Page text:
UNITED NATIONS (Reuters) - The Iran nuclear deal must be changed if the United States is to remain in it, the top U.S. diplomat said on Tuesday, suggesting its key limits on the Iranian nuclear program must be extended.
Making his debut appearance at the annual United Nations General Assembly, U.S. President Donald Trump accused Iran of exporting "violence, bloodshed and chaos" and of seeking to project its influence in Yemen, Syria and elsewhere in a region rife with sectarian conflicts between Sunni and Shi'ite Muslims.
"We cannot let a murderous regime continue these destabilizing activities while building dangerous missiles, and we cannot abide by an agreement if it provides cover for the eventual construction of a nuclear program," Trump said.
He saved his harshest words for the 2015 pact struck by Iran and six major world powers under which Tehran agreed to restrict its nuclear program in return for loosening economic sanctions.
"The Iran deal was one of the worst and most one-sided transactions the United States has ever entered into. Frankly, that deal is an embarrassment to the United States, and I don’t think you’ve heard the last of it - believe me," Trump said.
His chief diplomat, Secretary of State Rex Tillerson, went further, telling Fox News that the agreement must be changed or the United States could not stick with it.
Tillerson said the "sunset" clauses, under which some of the deal's restrictions on Iran's nuclear program expire from 2025, were of particular concern.
"If we're going to stick with the Iran deal there has to be changes made to it. The sunset provisions simply is not a sensible way forward," he said.
"It's just simply ... kicking the can down the road again for someone in the future to have to deal with," he added.
In contrast, French President Emmanuel Macron praised the agreement during his speech and said it was inconceivable to abandon it.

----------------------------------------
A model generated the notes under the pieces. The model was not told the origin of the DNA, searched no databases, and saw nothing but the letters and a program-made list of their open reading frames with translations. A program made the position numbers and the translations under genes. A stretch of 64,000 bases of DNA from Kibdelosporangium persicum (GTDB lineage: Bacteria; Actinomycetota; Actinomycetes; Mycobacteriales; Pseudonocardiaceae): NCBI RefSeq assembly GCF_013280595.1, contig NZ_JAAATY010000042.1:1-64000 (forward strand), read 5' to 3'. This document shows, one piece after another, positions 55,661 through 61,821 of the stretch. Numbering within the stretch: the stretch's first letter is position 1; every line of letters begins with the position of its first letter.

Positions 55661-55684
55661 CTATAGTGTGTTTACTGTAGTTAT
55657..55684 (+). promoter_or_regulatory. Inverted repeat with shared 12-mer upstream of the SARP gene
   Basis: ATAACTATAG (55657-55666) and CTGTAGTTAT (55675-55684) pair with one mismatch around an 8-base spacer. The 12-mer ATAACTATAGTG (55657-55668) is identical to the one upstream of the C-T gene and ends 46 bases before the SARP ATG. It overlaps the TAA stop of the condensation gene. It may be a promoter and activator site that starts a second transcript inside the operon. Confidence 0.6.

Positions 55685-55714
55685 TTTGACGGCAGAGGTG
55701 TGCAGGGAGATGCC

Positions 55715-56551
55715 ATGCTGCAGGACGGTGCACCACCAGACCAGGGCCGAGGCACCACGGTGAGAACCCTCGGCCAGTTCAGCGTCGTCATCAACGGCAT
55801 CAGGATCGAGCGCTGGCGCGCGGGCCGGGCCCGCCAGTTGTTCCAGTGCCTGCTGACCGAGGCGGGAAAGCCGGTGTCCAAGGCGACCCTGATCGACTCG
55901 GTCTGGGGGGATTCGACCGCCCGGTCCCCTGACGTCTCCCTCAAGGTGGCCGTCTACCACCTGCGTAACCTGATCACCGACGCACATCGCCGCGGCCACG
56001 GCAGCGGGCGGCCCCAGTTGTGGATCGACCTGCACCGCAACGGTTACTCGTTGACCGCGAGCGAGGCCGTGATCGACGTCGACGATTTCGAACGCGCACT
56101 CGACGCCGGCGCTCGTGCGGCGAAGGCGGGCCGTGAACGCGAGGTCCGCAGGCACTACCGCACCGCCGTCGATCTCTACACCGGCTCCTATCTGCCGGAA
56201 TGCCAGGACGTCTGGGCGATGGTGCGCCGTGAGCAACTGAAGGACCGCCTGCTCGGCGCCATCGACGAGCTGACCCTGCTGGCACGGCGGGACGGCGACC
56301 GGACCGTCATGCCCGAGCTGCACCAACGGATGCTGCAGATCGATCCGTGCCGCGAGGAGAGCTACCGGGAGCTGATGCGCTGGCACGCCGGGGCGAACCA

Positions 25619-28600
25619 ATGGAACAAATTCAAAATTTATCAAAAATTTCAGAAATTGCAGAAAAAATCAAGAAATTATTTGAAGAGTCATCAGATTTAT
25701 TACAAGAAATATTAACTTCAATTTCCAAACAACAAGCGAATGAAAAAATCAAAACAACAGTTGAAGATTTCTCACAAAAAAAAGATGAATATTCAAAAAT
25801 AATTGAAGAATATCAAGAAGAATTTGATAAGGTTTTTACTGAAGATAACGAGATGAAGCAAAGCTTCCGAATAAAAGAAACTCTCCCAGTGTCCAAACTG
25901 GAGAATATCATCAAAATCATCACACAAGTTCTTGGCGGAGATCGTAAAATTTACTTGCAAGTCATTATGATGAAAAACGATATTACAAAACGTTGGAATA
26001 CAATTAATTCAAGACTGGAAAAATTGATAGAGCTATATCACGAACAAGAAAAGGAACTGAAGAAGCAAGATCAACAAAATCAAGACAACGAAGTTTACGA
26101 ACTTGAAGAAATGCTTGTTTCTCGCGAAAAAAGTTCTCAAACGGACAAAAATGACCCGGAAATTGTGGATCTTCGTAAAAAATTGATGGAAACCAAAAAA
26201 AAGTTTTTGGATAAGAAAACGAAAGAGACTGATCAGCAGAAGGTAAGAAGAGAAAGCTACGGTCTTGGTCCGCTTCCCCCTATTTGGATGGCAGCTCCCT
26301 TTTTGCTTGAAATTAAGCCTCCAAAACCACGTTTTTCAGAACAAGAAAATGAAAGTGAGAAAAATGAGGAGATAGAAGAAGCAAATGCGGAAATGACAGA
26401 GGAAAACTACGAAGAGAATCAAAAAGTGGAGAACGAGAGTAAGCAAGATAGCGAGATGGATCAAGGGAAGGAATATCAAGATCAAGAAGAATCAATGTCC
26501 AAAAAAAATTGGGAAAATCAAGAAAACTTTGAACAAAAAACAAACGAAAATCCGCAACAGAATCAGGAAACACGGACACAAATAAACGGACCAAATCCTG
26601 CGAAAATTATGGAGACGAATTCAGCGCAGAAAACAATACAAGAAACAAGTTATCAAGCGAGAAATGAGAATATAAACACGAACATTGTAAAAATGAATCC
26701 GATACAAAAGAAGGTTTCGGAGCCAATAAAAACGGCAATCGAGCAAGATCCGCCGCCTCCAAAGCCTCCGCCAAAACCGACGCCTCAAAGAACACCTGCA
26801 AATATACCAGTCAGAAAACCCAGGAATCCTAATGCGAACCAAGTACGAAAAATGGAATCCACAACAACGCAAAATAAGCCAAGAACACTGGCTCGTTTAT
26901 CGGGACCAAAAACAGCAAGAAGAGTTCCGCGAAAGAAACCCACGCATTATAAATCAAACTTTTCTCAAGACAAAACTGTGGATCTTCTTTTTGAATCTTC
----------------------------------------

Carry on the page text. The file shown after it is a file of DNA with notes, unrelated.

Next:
"Renouncing it would be a grave error, not respecting it would be irresponsible, because it is a good accord that is essential to peace at a time where the risk of an infernal conflagration cannot be excluded," Macron said.
The French president said he understood U.S. concerns but thought the way to address them was to open up a negotiation designed to extend limits on its nuclear program beyond 2025.
Macron and other supporters of the accord say weakening or scrapping the deal would add fuel to a regional powder keg and deter North Korea from negotiating on its nuclear program.
The July 14, 2015 accord aims, for a decade, to extend the amount of time it would theoretically take Iran to produce enough fissile material for an atomic bomb - so-called breakout time - from several months to a minimum of one year.
Critics of the deal, including Israeli Prime Minister Benjamin Netanyahu, worry that, once the main restrictions on Iran’s nuclear program expire in 10 to 15 years, Tehran will be in a position to quickly develop an atomic weapon, if it wishes.
Iran responded angrily to Trump's remarks.
"Trump's ignorant hate speech belongs in medieval times - not the 21st Century UN - unworthy of a reply," Iranian Foreign Minister Mohammad Javad Zarif, Iran's lead negotiator for the nuclear agreement, said on Twitter.
The U.S. president must decide by Oct. 15 whether to certify that Iran is complying with the pact, a decision that could sink the deal. If he does not, the U.S. Congress has 60 days to decide whether to reimpose sanctions waived under the deal.
Netanyahu was also unsparing in his criticism of the nuclear pact, though Israeli officials privately admit that having some restrictions on Iran's program are better than none.
"Change it, or cancel it. Fix it, or nix it," Netanyahu said in his U.N. speech, saying the most important change was to eliminate the "sunset" clauses.
The Obama administration had said the deal would ensure long-term scrutiny of Iran to deter it from developing a bomb, a view echoed by Macron on Tuesday as he noted its monitoring by the International Atomic Energy Agency (IAEA) U.N. nuclear watchdog.
Trump’s pugnacious U.N. speech may empower hard-liners in Iran, who are pushing for global isolation and who discourage already wary foreign investors. His stance, unlike Obama’s offer of an olive branch, could serve the hard-liners loyal to Iran’s most powerful authority, Supreme Leader Ayatollah Ali Khamenei.
Such Khamenei allies, including Iran’s Revolutionary Guards (IRGC), some powerful clerics and influential politicians, are wary of any detente with the West which could imperil the Islamic Revolution and undermine their economic interests.
The nuclear deal was negotiated with Iran by the United States, Russia, China, Britain, Germany and France. The six will meet with Iran at the ministerial level on Wednesday.
(Reporting by John Irish and Arshad Mohammed; Additional reporting by Parisa Hafezi and Steve Holland; Editing by Yara Bayoumy, Grant McCool and James Dalgleish)